The Chinese idiom that translates as, literally, “high pillow, no worries,” refers to the calm and confident feeling of being able to fluff up one’s pillows to go to sleep without any anguish or concern.
The idiom originates from a story about the wisdom of always being prepared and having options so that one can rest easy and be ready to face any difficulty that may arise.
The story is about Meng Changjun, who was a prime minister of the state of Qi during the Warring States Period (475–221 B.C.), and Feng Xuan, who was a guest in Meng’s home.
As the story goes, Meng was a very generous man who constantly had houseguests staying at his residence, including many who stayed for long periods of time. Feng was one of them.
Unlike the other guests, Feng was not very vocal about what he could offer Meng in return.
One day, Meng sent Feng to the Xue region to collect rent from the local citizens. This opportunity let Feng find a way to repay Meng.
Feng showed the statements of accounts to the Xue residents, but instead of asking for payment, he burned the documents in front of the debtors.
Feng then hosted a banquet and told the locals that Meng had ordered all their debts to be forgiven.
“Meng is a good master. He is not concerned about this money and just wishes to help all of you improve your lives,” Feng said.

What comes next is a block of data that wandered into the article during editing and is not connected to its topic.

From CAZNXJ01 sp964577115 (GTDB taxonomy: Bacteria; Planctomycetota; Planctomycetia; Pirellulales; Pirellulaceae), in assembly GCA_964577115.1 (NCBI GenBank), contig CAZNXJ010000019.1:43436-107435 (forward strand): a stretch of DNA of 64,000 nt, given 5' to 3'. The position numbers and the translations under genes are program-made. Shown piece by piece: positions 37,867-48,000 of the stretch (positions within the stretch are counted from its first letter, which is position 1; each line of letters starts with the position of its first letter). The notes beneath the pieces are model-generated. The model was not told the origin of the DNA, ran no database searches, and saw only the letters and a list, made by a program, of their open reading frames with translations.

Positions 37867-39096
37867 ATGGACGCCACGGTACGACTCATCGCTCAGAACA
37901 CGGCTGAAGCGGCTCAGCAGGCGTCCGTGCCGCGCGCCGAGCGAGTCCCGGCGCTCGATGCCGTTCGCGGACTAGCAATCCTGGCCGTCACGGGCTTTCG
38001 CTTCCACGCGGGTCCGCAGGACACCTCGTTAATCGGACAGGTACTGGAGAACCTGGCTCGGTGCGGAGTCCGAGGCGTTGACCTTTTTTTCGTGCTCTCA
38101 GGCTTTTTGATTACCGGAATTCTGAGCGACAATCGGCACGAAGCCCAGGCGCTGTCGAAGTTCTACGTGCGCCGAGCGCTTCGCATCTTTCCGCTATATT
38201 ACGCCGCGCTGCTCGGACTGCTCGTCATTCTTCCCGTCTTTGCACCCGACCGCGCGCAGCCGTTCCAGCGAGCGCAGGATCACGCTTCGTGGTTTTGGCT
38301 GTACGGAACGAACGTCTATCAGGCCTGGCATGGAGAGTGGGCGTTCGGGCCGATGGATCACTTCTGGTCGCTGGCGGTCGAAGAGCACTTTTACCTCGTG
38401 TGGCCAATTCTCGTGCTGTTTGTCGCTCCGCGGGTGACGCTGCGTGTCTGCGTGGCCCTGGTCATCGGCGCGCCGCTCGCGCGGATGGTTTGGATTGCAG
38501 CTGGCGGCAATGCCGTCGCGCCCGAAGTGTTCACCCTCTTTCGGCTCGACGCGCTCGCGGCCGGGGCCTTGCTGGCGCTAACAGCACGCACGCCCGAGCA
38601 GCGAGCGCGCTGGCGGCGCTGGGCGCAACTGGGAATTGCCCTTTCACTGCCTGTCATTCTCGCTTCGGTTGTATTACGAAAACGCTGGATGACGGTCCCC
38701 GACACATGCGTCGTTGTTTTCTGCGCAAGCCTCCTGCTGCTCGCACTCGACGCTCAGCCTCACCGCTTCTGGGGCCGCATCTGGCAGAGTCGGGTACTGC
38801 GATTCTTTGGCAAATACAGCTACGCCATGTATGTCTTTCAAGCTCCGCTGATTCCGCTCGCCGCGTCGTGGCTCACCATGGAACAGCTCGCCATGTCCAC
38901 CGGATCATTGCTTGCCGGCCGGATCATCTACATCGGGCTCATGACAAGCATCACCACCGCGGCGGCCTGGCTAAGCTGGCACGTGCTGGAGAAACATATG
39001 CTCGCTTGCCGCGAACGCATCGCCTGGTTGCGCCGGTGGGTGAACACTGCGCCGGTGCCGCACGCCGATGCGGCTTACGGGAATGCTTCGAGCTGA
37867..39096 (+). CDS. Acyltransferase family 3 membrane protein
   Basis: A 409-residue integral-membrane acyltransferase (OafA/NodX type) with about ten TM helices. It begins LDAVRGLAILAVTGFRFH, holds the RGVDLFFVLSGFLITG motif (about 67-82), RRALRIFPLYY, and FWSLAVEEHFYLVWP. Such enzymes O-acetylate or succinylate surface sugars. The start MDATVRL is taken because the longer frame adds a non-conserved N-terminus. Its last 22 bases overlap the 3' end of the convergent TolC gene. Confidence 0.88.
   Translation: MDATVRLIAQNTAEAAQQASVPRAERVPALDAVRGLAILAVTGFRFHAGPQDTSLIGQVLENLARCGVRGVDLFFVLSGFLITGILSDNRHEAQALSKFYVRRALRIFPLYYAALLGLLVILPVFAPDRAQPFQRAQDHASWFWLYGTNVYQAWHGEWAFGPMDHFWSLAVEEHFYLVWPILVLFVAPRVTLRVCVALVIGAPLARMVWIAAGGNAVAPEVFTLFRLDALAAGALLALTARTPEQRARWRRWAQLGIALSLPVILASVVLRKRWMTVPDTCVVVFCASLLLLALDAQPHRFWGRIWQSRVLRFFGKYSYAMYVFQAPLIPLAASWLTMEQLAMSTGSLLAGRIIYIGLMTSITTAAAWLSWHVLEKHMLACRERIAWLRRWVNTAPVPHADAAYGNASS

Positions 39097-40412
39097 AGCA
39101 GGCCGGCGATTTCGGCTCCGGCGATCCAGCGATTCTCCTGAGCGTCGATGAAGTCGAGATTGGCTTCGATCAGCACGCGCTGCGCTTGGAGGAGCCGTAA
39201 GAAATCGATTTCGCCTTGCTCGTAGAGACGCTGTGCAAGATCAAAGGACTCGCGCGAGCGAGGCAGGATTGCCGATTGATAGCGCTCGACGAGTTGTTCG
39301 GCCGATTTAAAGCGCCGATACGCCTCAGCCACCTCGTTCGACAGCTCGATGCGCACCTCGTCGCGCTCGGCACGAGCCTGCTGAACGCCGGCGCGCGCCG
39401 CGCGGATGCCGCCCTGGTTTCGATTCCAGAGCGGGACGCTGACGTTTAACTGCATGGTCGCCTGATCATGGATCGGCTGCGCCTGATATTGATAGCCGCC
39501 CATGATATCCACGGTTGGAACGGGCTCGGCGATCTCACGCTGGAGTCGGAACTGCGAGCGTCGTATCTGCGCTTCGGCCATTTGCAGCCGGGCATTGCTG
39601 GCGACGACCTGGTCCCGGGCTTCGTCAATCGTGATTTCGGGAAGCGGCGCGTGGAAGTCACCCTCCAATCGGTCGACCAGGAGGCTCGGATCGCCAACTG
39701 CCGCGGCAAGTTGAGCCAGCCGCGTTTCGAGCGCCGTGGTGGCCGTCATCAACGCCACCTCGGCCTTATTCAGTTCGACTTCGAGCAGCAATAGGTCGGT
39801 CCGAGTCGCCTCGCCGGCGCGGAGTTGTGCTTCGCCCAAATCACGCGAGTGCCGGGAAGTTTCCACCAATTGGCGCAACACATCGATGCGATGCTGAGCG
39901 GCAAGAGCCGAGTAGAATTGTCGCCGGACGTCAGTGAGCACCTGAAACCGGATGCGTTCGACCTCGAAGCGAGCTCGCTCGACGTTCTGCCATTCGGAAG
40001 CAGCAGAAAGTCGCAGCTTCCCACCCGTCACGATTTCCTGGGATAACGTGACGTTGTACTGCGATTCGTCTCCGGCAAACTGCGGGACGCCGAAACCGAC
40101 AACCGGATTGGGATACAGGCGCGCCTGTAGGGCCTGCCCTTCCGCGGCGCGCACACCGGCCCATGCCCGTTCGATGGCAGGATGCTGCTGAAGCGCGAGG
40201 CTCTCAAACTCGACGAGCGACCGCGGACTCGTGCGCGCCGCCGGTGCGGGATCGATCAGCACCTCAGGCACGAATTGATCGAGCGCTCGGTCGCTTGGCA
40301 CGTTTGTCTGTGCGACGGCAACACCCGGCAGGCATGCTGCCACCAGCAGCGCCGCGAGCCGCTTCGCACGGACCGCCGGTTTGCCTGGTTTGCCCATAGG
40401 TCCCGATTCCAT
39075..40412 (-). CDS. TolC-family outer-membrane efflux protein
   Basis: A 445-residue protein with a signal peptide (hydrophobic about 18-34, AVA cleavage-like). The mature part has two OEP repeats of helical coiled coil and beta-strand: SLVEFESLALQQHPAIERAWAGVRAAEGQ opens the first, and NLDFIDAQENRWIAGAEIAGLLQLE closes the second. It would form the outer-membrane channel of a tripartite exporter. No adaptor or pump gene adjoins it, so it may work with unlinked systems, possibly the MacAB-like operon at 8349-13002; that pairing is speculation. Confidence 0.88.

The people cheered, grateful for Meng’s generosity.
Feng thus helped Meng establish a good reputation in the Xue region and gain the residents’ loyalty and gratitude. However, Meng did not understand and was quite displeased instead. Nevertheless, he allowed Feng to continue staying at his home.
Later, the new king of Qi removed Meng from his post and sent him to live in the Xue region.
When Meng arrived with his family, he received a warm and unexpected welcome from the local residents, who recalled his earlier generosity and wanted to repay his kindness.
Meng realized then the good that Feng had done for him. Yet, Feng told Meng that it was not enough. He wanted to help Meng win back his position in Qi.
Feng had a plan. He visited the king of Wei and told him that Meng was extremely capable and would be very useful to Wei. Meng was soon offered an important ministerial position in the Wei court.
When the new king of Qi heard the news, he was worried and promised to reinstate Meng in his former position in Qi.
With these two options in place, Feng advised Meng to politely refuse the Wei position.
Feng also suggested that Meng advise the Qi king to transport the memorial tablets for Qi’s ancestors to Xue and to build an ancestral temple in the Xue region, as the presence of such a sacred shrine would ensure the safety of the region.
After the temple was built, Feng told Meng: “You now have three places where you can live worry-free. Now, you can fluff up the pillows and sleep well.”
Feng’s words thus became the Chinese idiom “fluffing up the pillows for sleep with no worries,” conveying the idea of being able to live a peaceful life without anxiety.
The phrase also describes a situation in which all matters and concerns in one’s life have been attended to with great care and thoughtfulness, and thus one can rest easy and feel secure, with nothing to fear or worry about.
Additionally, the idiom suggests that it is wise not to be conceited or complacent in life, but to always be prepared and have options and contingency plans in place.
Note: This idiom originated from a story about Meng and Feng recorded in the “Intrigues of the Warring States,” a famous ancient Chinese historical work that sheds light on the historical and social characteristics of the Warring States Period.